4. In a television system, a color image reproducing device comprising in combination a plurality of image tubes, each containing a photo cathode, an electron lens system and a luminescent screen, means for developing a scanning raster on each of said photo cathodes, a control electrode positioned between each of said photo cathodes and its associated luminescent screen to control the magnitude of the flow of electrons from the photo cathode to its associated luminescent screen upon a change in control electrode potential, separate means connected to each of said control electrodes and each passing a component signal representative of a component color of an image to lbe reproduced, component color filters positioned adjacent each of said luminescent screens and each representative of the component color whose signal is applied to the control electrode associated with the adjacent luminescent screen, and means for superimposing said component color images to form a composite color image.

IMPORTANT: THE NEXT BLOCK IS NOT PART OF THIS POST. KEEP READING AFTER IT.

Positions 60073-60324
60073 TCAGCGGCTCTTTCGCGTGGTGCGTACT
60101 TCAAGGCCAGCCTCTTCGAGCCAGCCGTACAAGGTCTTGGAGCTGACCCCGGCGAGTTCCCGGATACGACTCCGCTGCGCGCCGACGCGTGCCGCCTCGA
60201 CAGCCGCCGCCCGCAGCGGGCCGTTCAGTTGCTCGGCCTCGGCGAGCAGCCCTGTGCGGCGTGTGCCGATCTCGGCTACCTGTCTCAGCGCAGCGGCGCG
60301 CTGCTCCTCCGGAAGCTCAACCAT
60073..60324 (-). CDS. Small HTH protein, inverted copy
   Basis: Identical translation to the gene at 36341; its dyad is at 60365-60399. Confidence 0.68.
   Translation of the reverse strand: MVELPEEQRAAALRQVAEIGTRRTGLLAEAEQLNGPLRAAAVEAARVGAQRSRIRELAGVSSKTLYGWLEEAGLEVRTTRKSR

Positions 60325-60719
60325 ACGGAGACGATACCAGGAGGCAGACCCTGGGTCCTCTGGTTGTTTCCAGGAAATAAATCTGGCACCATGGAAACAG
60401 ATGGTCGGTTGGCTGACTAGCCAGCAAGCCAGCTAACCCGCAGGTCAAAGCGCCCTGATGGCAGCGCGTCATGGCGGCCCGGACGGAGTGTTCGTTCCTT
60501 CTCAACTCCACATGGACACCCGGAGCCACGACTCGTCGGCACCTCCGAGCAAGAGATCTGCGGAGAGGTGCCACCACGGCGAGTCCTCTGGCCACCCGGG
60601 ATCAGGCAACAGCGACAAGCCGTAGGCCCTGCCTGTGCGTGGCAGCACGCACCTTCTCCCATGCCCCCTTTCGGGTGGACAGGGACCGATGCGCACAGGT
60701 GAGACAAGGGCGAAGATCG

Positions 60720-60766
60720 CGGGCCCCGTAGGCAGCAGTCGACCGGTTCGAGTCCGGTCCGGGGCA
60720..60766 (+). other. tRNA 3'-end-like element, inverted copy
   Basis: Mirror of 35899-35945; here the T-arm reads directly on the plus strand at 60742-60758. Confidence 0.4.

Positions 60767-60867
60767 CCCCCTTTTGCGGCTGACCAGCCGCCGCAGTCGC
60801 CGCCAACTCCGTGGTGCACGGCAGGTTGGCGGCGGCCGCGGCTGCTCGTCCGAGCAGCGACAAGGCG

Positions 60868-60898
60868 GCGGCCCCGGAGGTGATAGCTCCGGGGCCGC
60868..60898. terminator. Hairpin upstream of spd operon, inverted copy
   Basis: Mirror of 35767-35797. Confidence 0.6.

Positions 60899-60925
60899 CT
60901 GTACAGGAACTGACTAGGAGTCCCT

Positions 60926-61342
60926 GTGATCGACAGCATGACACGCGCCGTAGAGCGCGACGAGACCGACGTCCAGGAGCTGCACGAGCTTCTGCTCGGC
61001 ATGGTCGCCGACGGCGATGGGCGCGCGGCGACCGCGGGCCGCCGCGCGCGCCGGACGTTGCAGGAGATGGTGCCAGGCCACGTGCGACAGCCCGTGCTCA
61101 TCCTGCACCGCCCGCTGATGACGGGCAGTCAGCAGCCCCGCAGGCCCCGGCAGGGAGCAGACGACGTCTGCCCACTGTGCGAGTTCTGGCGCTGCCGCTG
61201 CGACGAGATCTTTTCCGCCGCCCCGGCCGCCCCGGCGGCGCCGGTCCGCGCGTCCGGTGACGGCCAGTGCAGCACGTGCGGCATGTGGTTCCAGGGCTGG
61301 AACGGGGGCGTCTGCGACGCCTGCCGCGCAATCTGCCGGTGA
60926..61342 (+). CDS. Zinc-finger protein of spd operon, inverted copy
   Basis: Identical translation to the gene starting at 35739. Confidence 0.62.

5. In a color television system, an image reproducing device comprising in combination a photo cathode, an electron lens system, a luminescent screen, means for developing a scanning raster on said photo cathode, an auxiliary control electrode positioned between said photo cathode and said luminescent screen, means for maintaining said auxiliary control electrode at a substantially constant potential, said photo cathode having as a part thereof a plurality of separate control electrodes, each having elements positioned sequentially and extending across substantially all the area of said photo cathode to control the magnitude of the ow of electrons from said photo cathode to said luminescent screen upon a change in control electrode potential, and separate means connected to each group of said commonly connected control electrodes and each passing a component signal representative of a component color of an image to vary the potential applied to said control electrodes to construct an intelligence image on said luminescent screen.